| 10 Apr 2003 @ 12:07, by Flemming Funch|
What is emergent direct democracy? It is just many people being free to make choices, and the aggregate result of that, and the hope that the result can be fairly coherent.
Democracy is that the people decide things - that they choose what they want. In most countries in the world, that has been reduced to a ritual of every few years letting the people choose among some candidates, and the individuals they elect will then make most of the big important choices for the following years. If that is at all worthy of being called 'democracy', it certainly isn't direct democracy, and there isn't either anything very emergent about it. Yes, if the people really, really, really want things to be different, and they manage to mostly agree on that, they can start a revolution of some kind, elect somebody different from what they're offered, or force the ground rules to be changed. But there's a very high threshold to that, and it is mostly avoided by keeping people dispersed, busy, but moderately content.
Now, what would be all different would be if the democracy really consisted of all of us making choices, all the time. Not one choice per four years, but probably several or many choices per day.
We're already making many choices per day. Some of those choices are preference choices. What clothes to wear today, what to eat for lunch, what to watch on TV. Some of the choices are economic choices. What goods you buy, and how much you're willing to pay for them. How and where you sell your services, and for how much. One view is that all choices are economic, and that economics is nothing other than the aggregation of people's choices.
Choosing about big things isn't all that different. Politicians would like you to believe it is totally different, and really none of your business. But it is a question of information. You make pretty good choices about what to eat for dinner and what to wear, because the necessary information isn't hidden from you. And you have experience with the consequences of different choices. If you put on too little clothes, you'll freeze. If you eat only ice cream, you'll be sick.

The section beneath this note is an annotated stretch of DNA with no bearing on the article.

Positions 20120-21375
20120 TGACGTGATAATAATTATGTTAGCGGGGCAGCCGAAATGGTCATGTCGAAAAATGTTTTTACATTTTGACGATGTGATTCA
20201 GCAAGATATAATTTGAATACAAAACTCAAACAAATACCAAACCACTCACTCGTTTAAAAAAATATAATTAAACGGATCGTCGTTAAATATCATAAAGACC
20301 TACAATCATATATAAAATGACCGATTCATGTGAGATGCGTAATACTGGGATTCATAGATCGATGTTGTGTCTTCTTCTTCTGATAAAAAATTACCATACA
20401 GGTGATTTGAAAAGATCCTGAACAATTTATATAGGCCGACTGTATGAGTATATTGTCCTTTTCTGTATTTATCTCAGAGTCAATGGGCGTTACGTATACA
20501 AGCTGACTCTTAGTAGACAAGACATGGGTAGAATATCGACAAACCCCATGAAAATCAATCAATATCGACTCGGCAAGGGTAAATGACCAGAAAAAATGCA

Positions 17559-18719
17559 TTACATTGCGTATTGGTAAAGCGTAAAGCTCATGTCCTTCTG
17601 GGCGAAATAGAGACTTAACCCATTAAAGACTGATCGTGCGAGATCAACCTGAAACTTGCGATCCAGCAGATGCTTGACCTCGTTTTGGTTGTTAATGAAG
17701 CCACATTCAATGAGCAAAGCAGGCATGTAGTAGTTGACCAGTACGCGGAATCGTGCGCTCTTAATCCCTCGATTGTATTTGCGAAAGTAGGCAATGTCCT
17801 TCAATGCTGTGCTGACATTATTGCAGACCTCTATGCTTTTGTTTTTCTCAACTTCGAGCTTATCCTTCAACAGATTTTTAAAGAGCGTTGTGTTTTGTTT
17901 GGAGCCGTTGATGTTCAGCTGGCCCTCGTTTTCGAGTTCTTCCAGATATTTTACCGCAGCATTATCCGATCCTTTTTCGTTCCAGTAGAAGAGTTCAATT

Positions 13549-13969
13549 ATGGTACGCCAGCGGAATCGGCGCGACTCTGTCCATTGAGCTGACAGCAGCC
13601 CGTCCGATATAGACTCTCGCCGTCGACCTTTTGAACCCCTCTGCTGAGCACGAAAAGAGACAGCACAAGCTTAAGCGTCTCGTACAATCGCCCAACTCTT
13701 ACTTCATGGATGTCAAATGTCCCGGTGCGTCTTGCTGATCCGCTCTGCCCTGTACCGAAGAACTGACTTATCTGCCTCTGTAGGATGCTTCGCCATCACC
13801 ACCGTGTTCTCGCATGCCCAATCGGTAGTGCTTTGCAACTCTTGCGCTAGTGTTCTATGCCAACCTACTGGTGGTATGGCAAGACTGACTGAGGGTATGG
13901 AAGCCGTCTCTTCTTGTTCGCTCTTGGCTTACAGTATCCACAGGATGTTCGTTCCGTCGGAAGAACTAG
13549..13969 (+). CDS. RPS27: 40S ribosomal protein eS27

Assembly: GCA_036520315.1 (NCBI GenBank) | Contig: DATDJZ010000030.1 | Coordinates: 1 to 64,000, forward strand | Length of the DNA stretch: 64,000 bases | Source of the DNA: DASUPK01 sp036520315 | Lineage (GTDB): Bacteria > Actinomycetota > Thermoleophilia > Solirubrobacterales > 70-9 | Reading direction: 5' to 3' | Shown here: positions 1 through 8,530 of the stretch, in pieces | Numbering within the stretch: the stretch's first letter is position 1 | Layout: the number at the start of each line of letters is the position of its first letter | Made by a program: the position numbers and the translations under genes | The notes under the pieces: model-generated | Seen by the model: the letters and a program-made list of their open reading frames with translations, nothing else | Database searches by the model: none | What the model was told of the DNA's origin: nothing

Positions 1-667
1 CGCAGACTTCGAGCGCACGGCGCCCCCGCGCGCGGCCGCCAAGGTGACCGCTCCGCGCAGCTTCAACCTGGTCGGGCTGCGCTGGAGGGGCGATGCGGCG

Politicians are used to feeding you sound bites and sales talk and lies and window dressing, to make you pick them to represent you. All of which would be bad for really deciding things. Just like you shouldn't decide your diet based on an ice cream commercial, or your choice of clothing based on a billboard for Hawaiian vacations.
The real issue is how well many people efficiently can be exposed to the real information about big things. Not the news stories, but the in-depth analysis, the structure and the context, the differing views, and the credibility of everybody involved. The whole picture, and a picture of the consequences of different courses of action. If that can be done well enough, it is fairly trivial to add ways of recording what people choose. And if all of this is tracked continuously, and made public, it would quickly glare in everybody's eyes when a politician made a choice which wasn't what people want, and which has obvious negative consequences.
Direct democracy can be structured in various ways. It doesn't have to be that millions of people have to involve themselves in every issue. A system of representation might still make sense. But not a system where millions elect one guy for a long time, based on commercials. Rather a system where a small group picks somebody among them to pay attention to certain kinds of issues. And the results are transparently tracked. And if we're not happy with the results, we change our choice of who should represent us. Not every year, but every day or week.
Small choices adding up to bigger choices, from the bottom up, subject to continuous re-evaluation. Individuals organizing into small groups, which organize into bigger gropings of groups, etc., up to the scale of the whole planet.
That can only work well if there's complete transparency, and we can always see what is being done in our name, and we can change our mind, the moment we realize it is going in the wrong direction.